A good amount of ink has been spilled on this blog talking about all the
cost, nuance, impact, and techniques we go through to get a composited desktop.
Less ink is spilled on the benefits of the composited desktop. Those were
most broadly covered in
this initial post. I’d like to expand on one such benefit here — High
DPI Support (or High Resolution Support).
Monitor resolutions are going up while prices are going down. In
general, pixel density is going up as well. Both on laptops that are
regularly 120 DPI and 144 DPI these days (as opposed to the typical desktop
experience of 96 DPI), and on desktops that are getting bigger and denser
monitors. This can make for crisper, less jagged display of content.
However, in order for this to work, applications typically need to do work to
deal with different display resolutions. (This is not always true… for
instance, Windows Presentation Foundation applications are natively
resolution-aware, and the application developer needn’t worry about it.)
When applications aren’t written to adapt to different resolutions, they just
start to look smaller and smaller on higher and higher resolution monitors.
The seminal article for how to write your GDI/GDI+ applications to be DPI
aware was written way back in 2001 by my colleague
Nick Kramer, and can be found
here. This is ultimately the best approach an application can take.
However, not all applications do this, and yet users of course use these
applications while they’re running in a higher DPI environment. This is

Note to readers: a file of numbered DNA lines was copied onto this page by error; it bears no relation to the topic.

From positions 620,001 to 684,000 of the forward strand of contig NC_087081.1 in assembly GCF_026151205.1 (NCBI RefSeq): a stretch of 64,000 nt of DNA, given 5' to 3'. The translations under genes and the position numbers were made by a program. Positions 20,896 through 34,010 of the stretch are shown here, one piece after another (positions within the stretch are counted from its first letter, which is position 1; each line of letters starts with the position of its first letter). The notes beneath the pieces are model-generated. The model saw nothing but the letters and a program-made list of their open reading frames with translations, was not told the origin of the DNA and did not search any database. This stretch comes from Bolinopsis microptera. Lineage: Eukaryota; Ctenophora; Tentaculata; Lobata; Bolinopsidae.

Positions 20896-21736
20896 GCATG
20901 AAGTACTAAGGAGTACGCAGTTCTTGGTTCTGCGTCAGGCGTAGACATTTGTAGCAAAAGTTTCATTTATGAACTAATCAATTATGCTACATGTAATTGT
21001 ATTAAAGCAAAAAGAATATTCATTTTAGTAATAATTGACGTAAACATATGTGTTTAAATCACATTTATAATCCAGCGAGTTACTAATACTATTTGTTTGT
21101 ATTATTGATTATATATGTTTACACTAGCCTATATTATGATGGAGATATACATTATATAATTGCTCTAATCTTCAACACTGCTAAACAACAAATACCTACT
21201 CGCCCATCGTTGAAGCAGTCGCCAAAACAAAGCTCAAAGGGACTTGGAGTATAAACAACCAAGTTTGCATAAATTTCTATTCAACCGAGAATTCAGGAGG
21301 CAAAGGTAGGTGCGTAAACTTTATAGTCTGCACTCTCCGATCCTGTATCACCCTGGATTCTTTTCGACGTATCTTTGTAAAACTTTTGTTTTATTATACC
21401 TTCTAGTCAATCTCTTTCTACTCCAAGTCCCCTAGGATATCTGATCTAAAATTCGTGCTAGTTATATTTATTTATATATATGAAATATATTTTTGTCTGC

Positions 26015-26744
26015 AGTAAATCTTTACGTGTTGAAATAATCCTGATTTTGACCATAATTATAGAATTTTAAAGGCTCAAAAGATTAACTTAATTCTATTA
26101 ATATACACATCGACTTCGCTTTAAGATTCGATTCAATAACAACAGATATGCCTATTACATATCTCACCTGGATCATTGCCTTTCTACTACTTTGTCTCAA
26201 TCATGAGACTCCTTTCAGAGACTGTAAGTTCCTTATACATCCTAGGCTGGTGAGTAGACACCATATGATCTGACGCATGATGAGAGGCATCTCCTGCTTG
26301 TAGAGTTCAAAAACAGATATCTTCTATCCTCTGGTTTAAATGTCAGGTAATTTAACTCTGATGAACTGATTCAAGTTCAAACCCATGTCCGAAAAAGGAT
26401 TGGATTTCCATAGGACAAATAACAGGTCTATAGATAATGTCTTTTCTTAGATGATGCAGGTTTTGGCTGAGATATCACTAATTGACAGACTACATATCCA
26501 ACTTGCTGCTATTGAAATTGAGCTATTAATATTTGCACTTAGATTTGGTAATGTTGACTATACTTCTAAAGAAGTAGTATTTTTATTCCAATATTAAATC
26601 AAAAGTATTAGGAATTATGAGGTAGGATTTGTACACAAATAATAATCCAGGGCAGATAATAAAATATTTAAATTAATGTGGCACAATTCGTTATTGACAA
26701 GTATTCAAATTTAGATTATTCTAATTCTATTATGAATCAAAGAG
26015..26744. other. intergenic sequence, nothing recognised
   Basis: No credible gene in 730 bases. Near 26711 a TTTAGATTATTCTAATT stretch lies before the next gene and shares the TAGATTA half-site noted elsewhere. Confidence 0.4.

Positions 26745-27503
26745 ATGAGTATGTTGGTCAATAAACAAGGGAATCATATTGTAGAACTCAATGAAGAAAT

where the composited desktop re-enters the picture. As you recall, when
the DWM is running, applications render to an offscreen bitmap. When the
DWM recognizes that an app is not DPI aware and just rendering as it always
does, but that the desktop is set to a non-standard DPI, then the DWM goes ahead
and renders the window at a larger size.
This "rendering at a larger size" results in the app being somewhat fuzzier
and not as crisp as if it were being rendered natively at the correct
resolution. However, it’s the "correct" size for everything else on the
desktop, and typically represents the much better option between rendering at
the right size somewhat fuzzily; or crisply but at a size much too small.
For the purposes of this blog, there are some interesting tidbits about the
High DPI rendering that are worth discussing:
this earlier post describes, the client area of the window is just a
bitmap. Because of the way the DWM works and how it sits atop WPF
technology and thus atop DirectX, scaling the client area is really just a
matter of modifying a scale transform on the appropriate node of the "visual
tree" that describes the desktop. This notion was described
- When that transform scaling is performed on the visual tree, ultimately
in DirectX, this results in performing a texturing operation with the same
sized texture but a larger mesh (the target client area), resulting in
stretching the client area bitmap.
- The Non-Client Area (the window frame) is not scaled uniformly with the
client area. As in non-DPI scaled situations, it’s "painted"
separately. It’s not simply subjected to bitmap scaling because for
the frame, we can natively scale it, and choose elements appropriate
for the target resolution, render caption text appropriate for the target
- While one can imagine any scale factor coming about as a function of the
target DPI resulting in windows that land off of pixel boundaries and
represent fractional pixel contribution. However, we avoid this and
clamp our scaling so that we always remain on pixel boundaries and remain as
crisp as possible, within the confines of the graphical filtering algorithm
More details for the app developer:
- The preferred mechanism by which an application will be able to declare
itself High DPI aware under Windows Vista will be via the manifest.
Look for upcoming MSDN documentation discussing how to do this. In the
event where a manifest isn’t appropriate/available (for instance, when
writing a library or framework), the the library should ensure that the "SetProcessDPIAware"
API is called before creating any UI.
Nick writes a bit more about High DPI in the context of USER and GDI